KARACHI– Researchers at Aga Khan University and the University of Virginia collaborated on an innovative project, harnessing the power of artificial intelligence, in order to assess a particularly complex disorder of the intestine, Environmental Enteric Dysfunction (EED).
EED; a neglected disease of poverty, is widespread among children in low-income countries such as Pakistan, where the population is widely exposed to contaminated water and poor sanitation system. EED hinders the gut’s ability to absorb essential nutrients compromising children’s growth potential, leaving them vulnerable to a range of diseases.
Dr. Sana Syed, an Assistant Professor in Pediatrics at the University of Virginia and Dr. Asad Ali, Associate Dean for Research at Aga Khan University, are now applying artificial intelligence, to analyze microscopic images of tissue, located deep inside the small intestine, to study and understand this disease better.
This initiative, funded through an Engineering in Medicine grant from the University of Virginia (UVa), will be conducted in collaboration with the Data Science Institute at UVa. The project involves computers, breaking down the size, shape and structure of images of the normal intestine’s cells into a matrix of numbers, continuous scanning of images will then alert the system regarding abnormal patterns.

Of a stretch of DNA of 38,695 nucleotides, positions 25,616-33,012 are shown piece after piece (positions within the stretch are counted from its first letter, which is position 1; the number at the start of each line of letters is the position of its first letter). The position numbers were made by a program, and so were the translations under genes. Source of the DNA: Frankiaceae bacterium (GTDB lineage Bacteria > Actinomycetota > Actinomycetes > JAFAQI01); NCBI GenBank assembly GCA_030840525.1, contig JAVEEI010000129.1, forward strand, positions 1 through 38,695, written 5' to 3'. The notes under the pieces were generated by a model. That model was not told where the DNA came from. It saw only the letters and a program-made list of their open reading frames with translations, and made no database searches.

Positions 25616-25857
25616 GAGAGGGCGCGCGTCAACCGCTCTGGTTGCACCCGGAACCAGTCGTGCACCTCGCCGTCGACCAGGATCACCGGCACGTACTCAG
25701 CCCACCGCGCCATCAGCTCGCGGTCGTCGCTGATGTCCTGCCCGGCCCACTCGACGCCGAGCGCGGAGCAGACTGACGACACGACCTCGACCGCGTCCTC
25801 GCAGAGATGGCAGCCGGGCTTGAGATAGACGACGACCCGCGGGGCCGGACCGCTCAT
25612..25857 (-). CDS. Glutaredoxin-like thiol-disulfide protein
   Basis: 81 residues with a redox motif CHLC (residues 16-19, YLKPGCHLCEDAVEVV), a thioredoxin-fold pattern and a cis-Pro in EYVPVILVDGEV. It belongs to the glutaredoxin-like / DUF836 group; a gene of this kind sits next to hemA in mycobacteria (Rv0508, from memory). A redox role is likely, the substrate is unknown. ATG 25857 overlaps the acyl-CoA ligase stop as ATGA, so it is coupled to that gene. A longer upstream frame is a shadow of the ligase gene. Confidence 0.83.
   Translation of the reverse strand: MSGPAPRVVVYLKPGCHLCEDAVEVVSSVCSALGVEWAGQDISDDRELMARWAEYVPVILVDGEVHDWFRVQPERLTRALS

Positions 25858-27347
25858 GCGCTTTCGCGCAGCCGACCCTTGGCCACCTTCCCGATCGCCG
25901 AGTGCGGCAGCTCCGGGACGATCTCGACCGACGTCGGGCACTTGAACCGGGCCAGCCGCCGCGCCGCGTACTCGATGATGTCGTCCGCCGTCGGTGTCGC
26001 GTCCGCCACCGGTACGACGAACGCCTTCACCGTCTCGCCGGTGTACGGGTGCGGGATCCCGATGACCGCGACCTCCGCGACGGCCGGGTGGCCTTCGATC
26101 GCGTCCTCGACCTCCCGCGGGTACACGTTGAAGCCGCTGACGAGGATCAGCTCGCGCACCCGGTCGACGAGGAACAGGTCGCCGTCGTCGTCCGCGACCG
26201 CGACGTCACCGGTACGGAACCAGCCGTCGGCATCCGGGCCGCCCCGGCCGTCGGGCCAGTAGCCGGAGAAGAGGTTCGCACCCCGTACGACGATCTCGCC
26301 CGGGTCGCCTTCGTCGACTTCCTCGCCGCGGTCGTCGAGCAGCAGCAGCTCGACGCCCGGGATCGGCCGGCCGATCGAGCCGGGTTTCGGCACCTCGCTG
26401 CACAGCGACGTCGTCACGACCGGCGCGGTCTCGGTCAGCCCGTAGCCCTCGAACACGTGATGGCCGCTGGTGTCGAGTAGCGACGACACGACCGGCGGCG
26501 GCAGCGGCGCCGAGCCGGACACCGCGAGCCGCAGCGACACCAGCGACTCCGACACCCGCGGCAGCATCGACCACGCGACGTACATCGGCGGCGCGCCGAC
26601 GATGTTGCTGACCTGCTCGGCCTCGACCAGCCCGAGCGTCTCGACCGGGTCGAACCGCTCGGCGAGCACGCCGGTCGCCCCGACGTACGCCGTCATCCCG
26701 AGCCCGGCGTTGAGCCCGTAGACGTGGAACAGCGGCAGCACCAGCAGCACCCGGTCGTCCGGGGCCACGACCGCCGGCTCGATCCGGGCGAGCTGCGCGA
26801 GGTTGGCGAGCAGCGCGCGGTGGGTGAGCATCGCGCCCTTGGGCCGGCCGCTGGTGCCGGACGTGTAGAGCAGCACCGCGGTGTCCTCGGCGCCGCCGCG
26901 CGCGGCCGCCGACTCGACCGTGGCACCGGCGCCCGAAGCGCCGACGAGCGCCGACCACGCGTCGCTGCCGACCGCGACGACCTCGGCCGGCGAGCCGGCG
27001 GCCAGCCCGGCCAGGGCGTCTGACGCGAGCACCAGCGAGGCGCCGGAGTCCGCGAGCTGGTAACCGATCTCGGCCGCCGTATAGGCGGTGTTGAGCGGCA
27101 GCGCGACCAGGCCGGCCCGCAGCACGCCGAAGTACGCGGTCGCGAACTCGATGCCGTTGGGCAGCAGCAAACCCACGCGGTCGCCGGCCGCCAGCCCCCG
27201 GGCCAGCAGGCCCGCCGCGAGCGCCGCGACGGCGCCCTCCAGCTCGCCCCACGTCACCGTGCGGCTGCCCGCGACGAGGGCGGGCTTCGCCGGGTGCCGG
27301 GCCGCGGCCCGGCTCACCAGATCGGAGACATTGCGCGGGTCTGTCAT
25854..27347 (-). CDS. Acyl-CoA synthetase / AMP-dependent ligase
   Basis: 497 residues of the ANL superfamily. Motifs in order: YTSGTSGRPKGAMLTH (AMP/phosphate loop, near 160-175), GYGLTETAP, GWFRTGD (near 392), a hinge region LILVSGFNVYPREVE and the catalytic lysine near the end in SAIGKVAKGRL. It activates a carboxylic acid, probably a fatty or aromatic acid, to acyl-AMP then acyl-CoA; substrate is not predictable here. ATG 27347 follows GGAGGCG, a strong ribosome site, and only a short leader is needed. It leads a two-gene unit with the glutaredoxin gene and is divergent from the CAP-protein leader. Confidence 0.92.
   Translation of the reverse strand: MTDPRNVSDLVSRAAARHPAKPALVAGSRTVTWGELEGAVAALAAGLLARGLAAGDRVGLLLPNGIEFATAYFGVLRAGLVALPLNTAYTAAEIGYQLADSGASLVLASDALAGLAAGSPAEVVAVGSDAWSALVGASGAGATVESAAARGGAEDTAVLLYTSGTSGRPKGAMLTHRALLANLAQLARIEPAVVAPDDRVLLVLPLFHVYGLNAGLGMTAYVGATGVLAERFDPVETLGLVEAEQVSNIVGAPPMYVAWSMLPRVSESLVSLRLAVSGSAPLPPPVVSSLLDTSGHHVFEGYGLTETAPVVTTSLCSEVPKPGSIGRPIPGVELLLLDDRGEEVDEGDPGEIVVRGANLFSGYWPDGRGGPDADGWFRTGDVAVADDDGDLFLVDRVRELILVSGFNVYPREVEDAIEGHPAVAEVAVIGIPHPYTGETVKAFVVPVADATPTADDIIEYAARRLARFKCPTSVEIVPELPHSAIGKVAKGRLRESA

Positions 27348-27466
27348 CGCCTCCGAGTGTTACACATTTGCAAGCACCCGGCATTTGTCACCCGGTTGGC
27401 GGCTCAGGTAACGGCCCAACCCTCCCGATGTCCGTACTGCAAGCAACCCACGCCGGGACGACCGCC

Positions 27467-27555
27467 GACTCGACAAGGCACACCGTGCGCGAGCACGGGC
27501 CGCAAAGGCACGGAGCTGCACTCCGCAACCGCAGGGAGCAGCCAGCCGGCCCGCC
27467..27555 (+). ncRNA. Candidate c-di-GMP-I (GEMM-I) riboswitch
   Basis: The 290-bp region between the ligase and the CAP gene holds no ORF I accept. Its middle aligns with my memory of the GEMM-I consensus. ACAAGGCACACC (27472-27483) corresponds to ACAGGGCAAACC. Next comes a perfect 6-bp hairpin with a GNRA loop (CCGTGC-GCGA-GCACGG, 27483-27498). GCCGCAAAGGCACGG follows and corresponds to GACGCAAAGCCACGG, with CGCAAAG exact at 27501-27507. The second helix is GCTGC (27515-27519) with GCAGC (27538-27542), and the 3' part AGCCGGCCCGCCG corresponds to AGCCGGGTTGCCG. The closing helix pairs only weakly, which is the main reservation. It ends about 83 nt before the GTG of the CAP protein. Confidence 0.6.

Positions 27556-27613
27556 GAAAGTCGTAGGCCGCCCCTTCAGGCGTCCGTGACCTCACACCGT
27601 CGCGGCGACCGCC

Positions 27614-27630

Eventually, the computer will learn to compare and differ between images of healthy and affected intestines, at a cellular level, being able to identify the triggering predisposing factor. This knowledge will then be used to test nutritional and pharmacological interventions, leading to disease reduction.
The images of intestines affected by EED under study are provided by SEEM, a USD $13m multi-country grant, funded by the Bill and Melinda Gates Foundation. It is a multi-institutional partnership focused on EED.
Partners on the project include AKU, the University of Virginia, Cincinnati Children’s Hospital, Massachusetts General Hospital and Washington University. SEEM is co-led by Dr. Asad Ali, Associate Dean of Research at Aga Khan University and Dr. Sean R Moore at the University of Virginia.
Moreover, Dr. Syed will analyze images held in the University of Virginia’s pathology archives, as well as those provided by collaborators from the University of Zambia’s School of Medicine.
In the longer-term, Dr. Syed and Dr. Ali believe that such innovations could transform the way doctors diagnose EED. New and improved comprehensive set of screening biomarkers would be made, that would help future clinicians in diagnosing EED through a simple blood or urine test.
“EED is one of the drivers of chronic public health problems in the developing world such as malnutrition, stunting, and poor response to vaccines. Addressing EED will help us unsettle the vicious cycle of poverty triggering poor health, and poor health leading to poverty.” -Dr. Asad Ali.